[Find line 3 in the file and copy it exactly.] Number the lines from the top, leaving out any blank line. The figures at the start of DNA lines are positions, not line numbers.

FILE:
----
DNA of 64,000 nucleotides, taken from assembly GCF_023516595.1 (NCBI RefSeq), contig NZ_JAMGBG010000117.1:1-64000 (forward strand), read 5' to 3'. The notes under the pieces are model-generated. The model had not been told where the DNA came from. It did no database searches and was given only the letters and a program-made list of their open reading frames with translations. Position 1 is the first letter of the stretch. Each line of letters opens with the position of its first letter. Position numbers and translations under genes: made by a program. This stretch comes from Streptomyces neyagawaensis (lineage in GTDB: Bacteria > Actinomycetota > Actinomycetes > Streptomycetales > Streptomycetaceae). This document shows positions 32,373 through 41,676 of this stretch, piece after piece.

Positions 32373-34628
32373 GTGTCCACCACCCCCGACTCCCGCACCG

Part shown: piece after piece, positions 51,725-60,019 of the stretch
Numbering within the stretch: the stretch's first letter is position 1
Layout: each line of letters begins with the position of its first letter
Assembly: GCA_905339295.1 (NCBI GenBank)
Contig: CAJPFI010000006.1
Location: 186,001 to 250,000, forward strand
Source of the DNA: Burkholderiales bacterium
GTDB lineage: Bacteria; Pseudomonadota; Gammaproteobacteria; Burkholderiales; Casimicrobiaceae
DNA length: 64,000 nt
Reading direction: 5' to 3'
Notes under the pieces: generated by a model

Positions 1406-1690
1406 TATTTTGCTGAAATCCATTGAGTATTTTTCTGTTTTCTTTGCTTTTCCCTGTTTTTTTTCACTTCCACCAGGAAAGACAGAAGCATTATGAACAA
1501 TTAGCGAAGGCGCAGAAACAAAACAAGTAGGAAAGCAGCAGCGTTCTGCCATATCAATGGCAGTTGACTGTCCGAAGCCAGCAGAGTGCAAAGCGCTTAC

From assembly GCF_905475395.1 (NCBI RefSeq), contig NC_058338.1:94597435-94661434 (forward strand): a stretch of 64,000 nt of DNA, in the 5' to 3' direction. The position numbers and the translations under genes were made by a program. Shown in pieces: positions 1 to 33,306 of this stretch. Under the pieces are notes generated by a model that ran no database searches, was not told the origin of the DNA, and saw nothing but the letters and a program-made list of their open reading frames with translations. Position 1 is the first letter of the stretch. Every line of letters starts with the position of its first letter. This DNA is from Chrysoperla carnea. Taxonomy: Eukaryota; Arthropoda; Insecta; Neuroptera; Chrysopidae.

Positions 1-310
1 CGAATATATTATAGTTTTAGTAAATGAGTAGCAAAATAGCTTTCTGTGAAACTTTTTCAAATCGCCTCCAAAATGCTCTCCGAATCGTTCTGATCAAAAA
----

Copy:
32373 GTGTCCACCACCCCCGACTCCCGCACCG